Question: Charlie, what’s the pattern like for crappie at Lake of the Ozarks this time of year?
Charles Bunting: The water temps are down in the 50’s. Crappie are starting to congregate around deep water brush piles both on the main lake and in the tributary arms in water that’s from 10 – 15 feet deep. On the lower lake, from about mile marker 12 down to the dam, the fish are really getting thick.
Question: How do you target these fish that are congregating around brush?
Travis Bunting: We’ll use our side-imaging sonar and make a run down a creek looking no only for brush piles that anglers have put out, but also for which brush piles have fish on them. We like to see fish suspended over and around the brush before we stop to fish a location.
Charles Bunting: If you don’t have that kind of equipment, just look for deep water boat docks. Over 70% of the docks on Lake of the Ozarks have brush piles put out around them by the owners. Most are within casting distance of the dock. When we locate a brush pile, we’ll drop a marker buoy on it and then circle back to fish it. Travis and I love to fish these spots by throwing slip corks on them.
Question: How do you fish a slip cork in this type situation?
Charles Bunting: Since the fish are suspended around the brush, we want to set our slip corks just above the depths that we mark fish. The water is pretty clear and will get clearer as it gets colder, so the fish prefer to come up to take the bait.
Travis Bunting: We use a Thill-type slip cork that’s balanced for the weight of the jig. That means with the 1/16 ounce jigs we use for this kind of fishing, the cork will ride straight up and down in the water.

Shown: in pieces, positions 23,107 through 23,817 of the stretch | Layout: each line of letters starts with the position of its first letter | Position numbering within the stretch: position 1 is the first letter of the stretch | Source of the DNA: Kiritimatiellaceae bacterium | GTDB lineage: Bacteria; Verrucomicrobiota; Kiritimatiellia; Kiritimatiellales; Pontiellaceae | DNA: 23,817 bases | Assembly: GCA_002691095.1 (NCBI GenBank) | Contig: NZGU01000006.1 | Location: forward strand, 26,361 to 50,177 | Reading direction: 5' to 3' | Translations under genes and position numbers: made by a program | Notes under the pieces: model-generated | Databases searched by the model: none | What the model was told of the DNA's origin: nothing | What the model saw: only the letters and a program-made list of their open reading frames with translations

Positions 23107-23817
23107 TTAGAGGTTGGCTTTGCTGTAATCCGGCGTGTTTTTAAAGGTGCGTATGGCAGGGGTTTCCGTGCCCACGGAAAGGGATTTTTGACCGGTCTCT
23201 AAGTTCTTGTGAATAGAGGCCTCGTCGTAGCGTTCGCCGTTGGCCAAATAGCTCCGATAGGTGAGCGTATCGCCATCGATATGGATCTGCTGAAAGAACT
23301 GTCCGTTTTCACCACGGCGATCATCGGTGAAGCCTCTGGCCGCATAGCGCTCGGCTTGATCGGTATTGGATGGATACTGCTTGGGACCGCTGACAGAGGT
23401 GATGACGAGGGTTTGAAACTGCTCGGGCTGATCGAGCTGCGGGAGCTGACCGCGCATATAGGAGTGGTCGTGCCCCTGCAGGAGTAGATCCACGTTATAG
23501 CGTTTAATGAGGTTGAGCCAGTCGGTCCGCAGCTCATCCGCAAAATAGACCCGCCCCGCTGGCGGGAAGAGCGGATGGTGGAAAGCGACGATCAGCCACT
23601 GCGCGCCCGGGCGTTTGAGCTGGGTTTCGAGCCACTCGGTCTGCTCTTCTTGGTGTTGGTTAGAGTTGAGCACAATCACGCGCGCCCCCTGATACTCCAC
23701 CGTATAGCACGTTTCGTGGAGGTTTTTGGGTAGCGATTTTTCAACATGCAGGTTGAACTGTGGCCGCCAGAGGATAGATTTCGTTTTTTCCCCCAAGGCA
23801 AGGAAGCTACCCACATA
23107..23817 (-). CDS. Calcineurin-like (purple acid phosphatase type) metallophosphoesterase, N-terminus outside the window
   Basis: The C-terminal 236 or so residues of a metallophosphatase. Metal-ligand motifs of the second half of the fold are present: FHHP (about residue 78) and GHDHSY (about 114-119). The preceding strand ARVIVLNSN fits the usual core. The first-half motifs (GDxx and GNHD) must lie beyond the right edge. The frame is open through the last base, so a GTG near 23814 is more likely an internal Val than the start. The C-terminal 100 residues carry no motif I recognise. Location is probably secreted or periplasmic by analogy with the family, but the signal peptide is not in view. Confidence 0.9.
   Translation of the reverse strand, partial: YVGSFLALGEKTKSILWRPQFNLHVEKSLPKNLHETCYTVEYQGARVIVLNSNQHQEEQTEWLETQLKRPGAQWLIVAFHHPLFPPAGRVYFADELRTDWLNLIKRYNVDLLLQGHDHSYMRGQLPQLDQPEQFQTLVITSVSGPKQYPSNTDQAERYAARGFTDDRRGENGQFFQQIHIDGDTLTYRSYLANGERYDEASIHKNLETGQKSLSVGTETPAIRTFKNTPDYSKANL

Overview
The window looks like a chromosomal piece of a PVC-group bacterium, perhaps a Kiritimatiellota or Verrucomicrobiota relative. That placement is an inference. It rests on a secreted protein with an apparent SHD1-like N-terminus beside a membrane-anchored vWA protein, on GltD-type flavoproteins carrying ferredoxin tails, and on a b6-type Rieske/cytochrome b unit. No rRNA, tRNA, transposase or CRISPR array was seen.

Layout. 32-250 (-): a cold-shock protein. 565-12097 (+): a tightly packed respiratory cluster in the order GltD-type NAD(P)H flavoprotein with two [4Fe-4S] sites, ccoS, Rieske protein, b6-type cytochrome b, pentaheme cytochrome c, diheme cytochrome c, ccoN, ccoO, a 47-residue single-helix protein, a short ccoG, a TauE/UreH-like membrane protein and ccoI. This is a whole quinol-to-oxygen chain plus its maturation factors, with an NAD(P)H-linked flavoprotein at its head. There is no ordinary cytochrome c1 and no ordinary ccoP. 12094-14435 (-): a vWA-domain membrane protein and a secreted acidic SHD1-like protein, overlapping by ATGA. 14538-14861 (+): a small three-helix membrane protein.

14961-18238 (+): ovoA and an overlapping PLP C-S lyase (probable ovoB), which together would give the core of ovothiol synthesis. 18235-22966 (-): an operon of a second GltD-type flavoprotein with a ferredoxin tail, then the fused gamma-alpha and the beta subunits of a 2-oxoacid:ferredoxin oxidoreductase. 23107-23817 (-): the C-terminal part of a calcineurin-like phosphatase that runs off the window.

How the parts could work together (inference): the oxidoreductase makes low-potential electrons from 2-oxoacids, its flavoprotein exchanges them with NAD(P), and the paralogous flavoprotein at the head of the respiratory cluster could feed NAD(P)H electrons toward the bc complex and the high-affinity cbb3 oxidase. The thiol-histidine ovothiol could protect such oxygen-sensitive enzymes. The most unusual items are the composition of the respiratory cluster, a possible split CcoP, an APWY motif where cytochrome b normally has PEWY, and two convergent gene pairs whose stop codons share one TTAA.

Question: What type of bite do you get when fishing like this?
Charles Bunting: Most times the cork just goes right out of sight when a 10 – 12 inch crappie, what we like to call eaters around here, takes the jig. One thing to keep in mind -the bigger the crappie, the lighter the bite. You have to watch real close because a big crappie won’t just pull the cork under like one of the smaller fish do.
Travis Bunting: A big crappie will cause the cork to tilt over sideways, that’s what happens when the fish sucks the bait in while he’s coming up. The cork doesn’t go under, it’ll just lay over, and you better set the hook quick because by the time it lays all the way over on it’s side, he’ll have spit the jig out.
Question: Which B’n’M rods work best for this type of fishing?
Travis Bunting: I like the 7 ½ foot Richard Williams Crappie Wizard, it allows the rubber cork stop to glide through the guides real easy without hanging up and it’s got a lot of strength to haul in a good fish. It’s also a good accurate rod to cast with when you have both a jig and a cork hanging off the rod tip.
Charles Bunting: If I’m in close enough, I might use a Buck’s Best Ultra light with the rear reel seat and just fish straight down and leave the cork off.
Question: What about baits?
Charles Bunting: Right now, we’re fishing with straight Southern Pro tube jigs. My best color of late has been the 1 ½ inch Rainbow. Later, as the water gets cooler and crappie school together even tighter, we might tip the jig with a minnow or use a Berkley Crappie Nibble or Power Bait on top of the jig.
Question: So how long does this pattern last?
Charles Bunting: It only gets better and better the colder it gets. The fish will move tighter to the brush and the slip cork will let you fish right on top of them. It’s nothing to catch 20 – 30 crappie from each brush pile. The only thing that slows us down is when the lake starts to freeze over and we can’t put in at the boat ramp to get to the fish.
Spring, Summer, Fall or Winter, wherever fishing takes you, B’n’M has been there. Why not take one of our specially designed, crappie-experienced poles with you next time you hit the water. To look at our wide selection of rods, visit our website at www.bnmpoles.com or call us at 1-800-647-6363 and request your free catalog.